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Ask a Vet: Not-so-natural looks on canines
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My dog is immune to the figure-four leg lock.

It’s not because she’s especially accomplished in the field of professional wrestling, although she does fight dirty when she plays with my son. But it is more so because she only has one rear leg.

Plus, given she is a mixed breed with who knows what for a genetic background, one might assume every dog of her breed has only one rear leg.

But would that make it a breed standard? After all, she wasn’t born that way. Her leg was injured, making it nonfunctional. Thus her leg was amputated in the name of comfort.

So what exactly is a breed standard?

In the past, when breeds were developed by dedicated individuals who were seeking healthy dogs to do very specific jobs, certain standards were accepted. Some hunting dogs had their tails docked to avoid injury when running through dense brush. Some breeds had their ears cropped to give a more aware, or maybe even menacing appearance, all in the name of security.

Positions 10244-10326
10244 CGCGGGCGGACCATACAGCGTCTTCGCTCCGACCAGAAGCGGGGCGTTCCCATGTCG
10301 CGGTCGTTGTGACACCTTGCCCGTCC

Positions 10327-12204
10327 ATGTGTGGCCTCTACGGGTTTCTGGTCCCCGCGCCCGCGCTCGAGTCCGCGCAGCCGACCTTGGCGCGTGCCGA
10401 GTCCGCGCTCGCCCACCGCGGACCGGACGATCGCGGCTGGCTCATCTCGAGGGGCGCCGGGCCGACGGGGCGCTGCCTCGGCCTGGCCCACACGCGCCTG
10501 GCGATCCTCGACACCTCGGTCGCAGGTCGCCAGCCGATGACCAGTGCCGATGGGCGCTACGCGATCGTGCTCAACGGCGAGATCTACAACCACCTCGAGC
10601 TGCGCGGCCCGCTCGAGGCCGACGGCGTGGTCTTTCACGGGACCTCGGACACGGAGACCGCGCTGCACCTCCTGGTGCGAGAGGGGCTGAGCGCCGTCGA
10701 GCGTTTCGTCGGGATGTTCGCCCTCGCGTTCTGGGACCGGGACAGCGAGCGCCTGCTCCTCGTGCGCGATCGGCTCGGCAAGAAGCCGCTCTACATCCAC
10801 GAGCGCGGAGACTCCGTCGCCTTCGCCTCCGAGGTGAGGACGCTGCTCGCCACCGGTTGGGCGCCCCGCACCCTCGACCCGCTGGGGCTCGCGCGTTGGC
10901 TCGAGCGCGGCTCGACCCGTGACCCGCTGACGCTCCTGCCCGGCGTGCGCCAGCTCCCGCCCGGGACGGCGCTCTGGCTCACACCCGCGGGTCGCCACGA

If you’ve ever seen a Doberman pinscher with intact ears, you know they look a lot like a black-and-tan coonhound. Which of those brings the idea of high security to mind?

Still, many of our breeds today are far removed from their original purposes. Sadly, many bulldogs are doing well to walk from one side of the street to the other without becoming winded. Fighting a bull? Come on.

So please consider my position on the matter: If it’s a characteristic of the breed, it should be bred into the line.

If your dog works and his natural anatomy puts him at risk, that’s one thing. Another thing is if you choose to show your dog and certain anatomical standards are required. (Although part of me balks at those standards in the second case.)

So please consider aesthetic procedures for your pets. Are they for the dog’s own good? Or are you giving in to archaic peer pressure?

Matthew Sisk is a practicing veterinarian from Habersham County. Have questions about your pet? He can be reached at

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